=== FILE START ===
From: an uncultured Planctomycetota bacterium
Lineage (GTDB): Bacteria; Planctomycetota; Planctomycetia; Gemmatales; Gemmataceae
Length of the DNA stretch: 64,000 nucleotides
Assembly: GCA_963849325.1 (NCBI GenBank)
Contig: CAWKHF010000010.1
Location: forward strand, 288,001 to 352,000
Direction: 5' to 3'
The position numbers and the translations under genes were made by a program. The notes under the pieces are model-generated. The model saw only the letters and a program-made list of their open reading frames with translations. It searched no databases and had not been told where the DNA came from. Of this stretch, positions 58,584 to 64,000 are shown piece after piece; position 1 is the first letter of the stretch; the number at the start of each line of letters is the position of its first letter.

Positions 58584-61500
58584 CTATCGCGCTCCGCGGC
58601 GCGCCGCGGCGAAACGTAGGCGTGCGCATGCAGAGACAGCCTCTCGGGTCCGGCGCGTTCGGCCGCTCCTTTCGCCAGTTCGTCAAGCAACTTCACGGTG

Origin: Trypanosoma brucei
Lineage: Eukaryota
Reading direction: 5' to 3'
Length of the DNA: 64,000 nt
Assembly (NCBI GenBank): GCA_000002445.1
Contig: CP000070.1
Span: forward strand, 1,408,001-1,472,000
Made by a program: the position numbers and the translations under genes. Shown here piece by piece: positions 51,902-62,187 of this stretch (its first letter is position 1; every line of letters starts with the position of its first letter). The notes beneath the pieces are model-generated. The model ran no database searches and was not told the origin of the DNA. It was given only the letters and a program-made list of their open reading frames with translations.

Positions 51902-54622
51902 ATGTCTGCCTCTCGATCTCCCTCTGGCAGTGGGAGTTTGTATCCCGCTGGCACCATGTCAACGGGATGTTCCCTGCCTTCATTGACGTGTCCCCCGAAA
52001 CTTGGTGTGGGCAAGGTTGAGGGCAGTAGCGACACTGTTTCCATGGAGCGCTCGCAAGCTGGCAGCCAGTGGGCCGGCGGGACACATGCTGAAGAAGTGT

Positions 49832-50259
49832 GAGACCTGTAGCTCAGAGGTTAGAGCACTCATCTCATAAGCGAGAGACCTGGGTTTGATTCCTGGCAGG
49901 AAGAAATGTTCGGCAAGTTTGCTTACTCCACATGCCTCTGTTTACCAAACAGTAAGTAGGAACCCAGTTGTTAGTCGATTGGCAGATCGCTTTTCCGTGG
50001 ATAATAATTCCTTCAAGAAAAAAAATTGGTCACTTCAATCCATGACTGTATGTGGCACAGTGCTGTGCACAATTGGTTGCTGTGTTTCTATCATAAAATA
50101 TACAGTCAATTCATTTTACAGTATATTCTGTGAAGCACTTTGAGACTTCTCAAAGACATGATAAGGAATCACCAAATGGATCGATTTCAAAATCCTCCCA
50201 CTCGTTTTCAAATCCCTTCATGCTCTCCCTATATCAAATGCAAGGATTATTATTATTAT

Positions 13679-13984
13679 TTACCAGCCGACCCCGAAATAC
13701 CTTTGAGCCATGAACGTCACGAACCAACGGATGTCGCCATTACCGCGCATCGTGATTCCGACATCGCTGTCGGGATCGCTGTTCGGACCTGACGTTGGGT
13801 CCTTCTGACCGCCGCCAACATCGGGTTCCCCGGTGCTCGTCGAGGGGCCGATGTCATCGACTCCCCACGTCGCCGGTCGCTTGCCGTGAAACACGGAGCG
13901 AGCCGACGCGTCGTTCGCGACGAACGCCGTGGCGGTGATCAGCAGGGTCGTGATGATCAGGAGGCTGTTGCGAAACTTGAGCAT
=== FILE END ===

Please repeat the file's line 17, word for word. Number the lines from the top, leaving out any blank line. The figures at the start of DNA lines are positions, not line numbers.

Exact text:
Contig: CP000070.1